So not only do we have the historical data, but we have the prospective data. And there are certain extrapolations that, “OK, here’s the kind of yields you can get out of nonstop service.”

IBJ: What kind of cost-cutting, revenue-enhancing targets do you have?

Clark: We haven’t penned a number. But the biggest driver is looking at what the airlines’ cost per enplaned passenger is. … I’ll give you an example. One of the things I think you have heard me speak of is, we have this beautiful terminal facility that is designed to allow a lot of natural lighting. But when I first came on board, it felt like every light that could be on was on during daylight hours. So the question being, if you have a facility designed to allow natural light, then why are we spending money on electricity? We have now shut down over 1,100 lights. And no one knows the difference.

One of the police officers came up and said, “You know, when you look at when traffic goes down, all the escalators are still running. Could we shut down a couple of those?” Well, absolutely. Could we not put sensors on those so that when they’re not in use they come to a stop? When people approach, they start working again. So it’s beginning just to think, how do we begin to affect the cost of operations?

IBJ: How about the old terminal? Are you getting close to looking at redevelopment?

Clark: In fact, we’ve begun the process to scope it out. What we’re going to do is take a two-tier track. One, we want to solicit to the university systems here and allow them to take an academic look at it. Secondly, we want to get a company or a partnership of companies to look at the highest and best use. And the reason we want to do that is that there is as much aeronautical application as there is commercial application.

By way of example—fresh flowers. It’s a multibillion-dollar-a-year industry. But yet the two points of entry into the U.S. primarily are New York and Miami. That’s just where it comes into the country and it goes from there. Why couldn’t it be Indianapolis? So there is an aeronautical but yet a commercial application.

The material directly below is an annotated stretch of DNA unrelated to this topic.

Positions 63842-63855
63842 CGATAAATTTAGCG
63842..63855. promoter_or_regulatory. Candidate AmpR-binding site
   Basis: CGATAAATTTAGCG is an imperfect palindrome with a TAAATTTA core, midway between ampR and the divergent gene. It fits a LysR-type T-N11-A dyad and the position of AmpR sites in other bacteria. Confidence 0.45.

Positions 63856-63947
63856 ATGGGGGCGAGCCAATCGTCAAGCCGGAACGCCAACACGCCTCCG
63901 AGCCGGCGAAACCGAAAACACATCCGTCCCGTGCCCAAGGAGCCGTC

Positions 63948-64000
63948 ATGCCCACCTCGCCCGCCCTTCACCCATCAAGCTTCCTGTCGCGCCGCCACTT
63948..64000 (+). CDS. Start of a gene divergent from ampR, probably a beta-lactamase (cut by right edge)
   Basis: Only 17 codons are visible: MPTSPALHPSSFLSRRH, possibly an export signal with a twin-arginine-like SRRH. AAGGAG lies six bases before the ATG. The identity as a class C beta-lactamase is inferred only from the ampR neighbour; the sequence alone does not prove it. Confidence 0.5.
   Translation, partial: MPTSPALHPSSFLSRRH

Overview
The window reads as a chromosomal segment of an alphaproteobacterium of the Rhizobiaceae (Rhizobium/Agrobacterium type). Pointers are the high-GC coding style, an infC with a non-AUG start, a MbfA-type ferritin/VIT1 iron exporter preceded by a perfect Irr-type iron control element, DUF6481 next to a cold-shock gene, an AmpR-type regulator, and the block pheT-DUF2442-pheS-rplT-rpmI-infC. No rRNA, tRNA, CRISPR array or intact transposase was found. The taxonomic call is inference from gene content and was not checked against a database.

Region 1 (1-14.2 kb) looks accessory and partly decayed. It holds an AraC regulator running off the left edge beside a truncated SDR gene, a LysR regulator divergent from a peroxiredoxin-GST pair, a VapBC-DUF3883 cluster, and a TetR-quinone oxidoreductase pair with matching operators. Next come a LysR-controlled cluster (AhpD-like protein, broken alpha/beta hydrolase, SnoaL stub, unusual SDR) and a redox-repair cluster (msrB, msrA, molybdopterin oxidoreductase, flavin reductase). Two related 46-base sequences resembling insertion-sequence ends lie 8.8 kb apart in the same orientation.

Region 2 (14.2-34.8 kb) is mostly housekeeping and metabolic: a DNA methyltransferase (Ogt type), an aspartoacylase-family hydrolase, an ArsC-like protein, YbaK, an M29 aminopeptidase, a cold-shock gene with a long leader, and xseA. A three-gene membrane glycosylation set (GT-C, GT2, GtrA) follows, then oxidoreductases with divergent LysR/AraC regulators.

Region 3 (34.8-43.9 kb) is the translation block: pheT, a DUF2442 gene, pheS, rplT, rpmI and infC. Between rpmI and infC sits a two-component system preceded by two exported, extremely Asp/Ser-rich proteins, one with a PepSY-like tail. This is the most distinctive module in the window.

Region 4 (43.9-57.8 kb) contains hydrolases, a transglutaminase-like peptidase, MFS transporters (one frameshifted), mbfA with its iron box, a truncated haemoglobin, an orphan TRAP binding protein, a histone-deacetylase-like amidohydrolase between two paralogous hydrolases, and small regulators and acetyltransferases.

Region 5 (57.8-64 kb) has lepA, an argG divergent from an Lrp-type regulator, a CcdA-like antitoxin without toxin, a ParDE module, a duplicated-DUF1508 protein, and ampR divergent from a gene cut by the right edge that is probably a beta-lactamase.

IBJ: Are you in a position to sell some of that land—even though some of it was paid for with federal money?

Clark: That would be something I’d have to visit with the board about. I’ll tell you as a philosophical point of view as somebody who has done this for a long time, I’m not a real proponent of airports selling land. I’m a proponent of airports buying land and therefore they have better control. The one thing you can say about the major airports in this country is that they buy land, they create the airport and before too long there’s encroachment all along the airport. And then it’s time to grow and then you have to buy out that piece that’s now been developed.

IBJ: What got you interested in the aviation field?

Clark: My father was in the computer business and my uncle was in the aviation business. He worked for PSA Airlines in California. Every weekend that I possibly could from elementary school on, I would literally go to work with him. So I could hang around the airport. In fact, he would put me on the planes, with flight attendants, and [I’d] fly down to San Diego or Los Angeles and hang around the airport. Then they’d put me back on a plane, and I’d come back to San Francisco. It was a very different environment back then.

[Later] I was in the Air Force. I was in California, at Fresno Airport. I did an internship there and I was offered a position once I finished. And I’ve been at it ever since. My son has taken it on. He just graduated in December from Hampton University, in aviation management.•